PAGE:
What Shoes are Best for My Child?
Your child is starting to walk. That’s great! So what shoes are best for proper foot development?
Learning to walk is one of the most exciting and important stages in your child’s motor development. Not only in the first few years of life does your child develop muscles necessary for maturity, but they are also forming the curvatures in their spines that will support them throughout their entire life.
A child’s first footwear influences gait development and provides neurological feedback from the feet to the brain. Proper footwear can also:
• Establish healthy posture and optimal biomechanics as the child grows
• Offers biomechanical support which can alleviate growing pains
• Help keep children stable and supported to lessen the risk of injury at play or in sports
Why is a Chiropractor Concerned About Children’s Shoes?
Mechanical changes in the spine due to abnormal gait and foot development can affect spinal development such as scoliosis. Chiropractors are experts in detecting falling arches, ankle pronation and ankle supination. Your doctor can help in recommending shoes to support the natural progression of developing feet as well as assess gait patterns in your child.
What to Look for in Your Baby’s or Toddler’s First Pair of Shoes
Avoid Raised Heels
To ensure proper weight distribution, promote proper posture, and prevent toe cramping and deformity avoid any raised heels. A raised heel in a child’s shoe can promote unwanted pronation (“toeing in”) of the feet as well as instability within the ankles.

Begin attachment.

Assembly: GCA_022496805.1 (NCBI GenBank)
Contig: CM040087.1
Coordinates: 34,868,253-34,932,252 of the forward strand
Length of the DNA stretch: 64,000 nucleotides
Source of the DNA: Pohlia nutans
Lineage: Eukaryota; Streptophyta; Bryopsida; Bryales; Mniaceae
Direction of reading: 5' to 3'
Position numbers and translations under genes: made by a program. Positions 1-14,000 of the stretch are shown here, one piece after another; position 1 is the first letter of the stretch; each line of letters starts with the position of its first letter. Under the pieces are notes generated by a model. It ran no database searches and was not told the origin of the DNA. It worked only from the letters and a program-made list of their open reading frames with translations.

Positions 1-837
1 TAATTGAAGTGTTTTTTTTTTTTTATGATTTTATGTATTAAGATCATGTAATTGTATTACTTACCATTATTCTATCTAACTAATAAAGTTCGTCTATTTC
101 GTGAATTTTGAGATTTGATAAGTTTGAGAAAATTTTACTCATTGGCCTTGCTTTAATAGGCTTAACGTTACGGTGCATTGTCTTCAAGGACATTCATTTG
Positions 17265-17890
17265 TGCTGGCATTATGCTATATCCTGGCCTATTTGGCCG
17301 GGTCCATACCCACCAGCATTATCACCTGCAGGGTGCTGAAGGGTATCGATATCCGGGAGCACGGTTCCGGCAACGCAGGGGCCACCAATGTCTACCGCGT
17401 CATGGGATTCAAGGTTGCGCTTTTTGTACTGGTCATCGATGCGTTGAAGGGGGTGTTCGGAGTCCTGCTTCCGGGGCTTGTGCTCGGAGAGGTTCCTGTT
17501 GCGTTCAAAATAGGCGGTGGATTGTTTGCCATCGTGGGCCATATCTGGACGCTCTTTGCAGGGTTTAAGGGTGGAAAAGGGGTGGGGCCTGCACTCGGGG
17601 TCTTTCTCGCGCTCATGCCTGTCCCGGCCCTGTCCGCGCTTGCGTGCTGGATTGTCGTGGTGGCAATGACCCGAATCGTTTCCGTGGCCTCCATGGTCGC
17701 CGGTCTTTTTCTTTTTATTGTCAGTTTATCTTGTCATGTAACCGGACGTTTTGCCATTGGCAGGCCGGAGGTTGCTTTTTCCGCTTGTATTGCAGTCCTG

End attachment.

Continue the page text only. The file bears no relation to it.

Stiff Soles Limit Movement
For developing feet (infants and toddlers), flexible soles are preferred in order to influence normal foot strength and mobility.
Nonslip or Rubber Soles
To reduce the potential for falls and injuries, avoid soles that are too slippery or too sticky.
Choose Properly Sized Shoes
When looking for shoes ensure there is at least one thumb width of space between the end of the longest toe and tip of the shoe
Once a child begins to walk, ensure to avoid hand-me-down shoes so they can develop their own unique wear patterns based on their gait and own foot shape and needs
During the beginning stages of walking, development of the feet can be rapid. Make sure to check monthly to ensure proper gait development is occurring
Babies learn to walk by gripping surfaces with their toes and developing muscles in their feet over time. Neurological feedback from the foot to the brain is important during this time because it provides your baby with the beginning of their proprioception skills. During the first stages of walking, allow your baby to walk around without shoes as much as possible so that natural development of the foot arches can occur.
Common Foot Problems & What to Look For
By the age of 7-years-old, gait and posture are nearly identical to that of an adult. Foot problems throughout life can be common if foot arches are not properly developed during the beginning of gait development. Unfortunately, due to many shoe brands having inadequate foot support, foot problems are common and can be seen in adolescence:
Flat Feet or Pes Planus
Have you heard that your child has flat feet? The tendency to develop flat feet can be both inherited as well as developmental. Flat feet or pes planus, is when there is a loss of the medial (middle) longitudinal arch of the foot. Because of this loss in the arch, there tends to be a disproportionate loading throughout the foot and ankles. This can leave to joint aches, knee pains, and low back pain in children.
This condition has been referred to as the most common complaint associated with gait in children. In-toeing means that when a child walks or runs, the feet turn inward instead of pointing straight ahead. It is commonly referred to as being “pigeon-toed.” In-toeing is often first noticed by parents when a baby begins walking, but children at various ages may display in-toeing for different reasons. In the vast majority of children younger than 8 years old, in-toeing will almost always correct itself without the use of casts, braces, surgery, or any special treatment. Exercising the involved external rotation muscles, wearing good support shoes, chiropractic adjustments, and focusing on sports and activities that develop balanced leg muscles are treatments that can help reduce future in-toeing complications.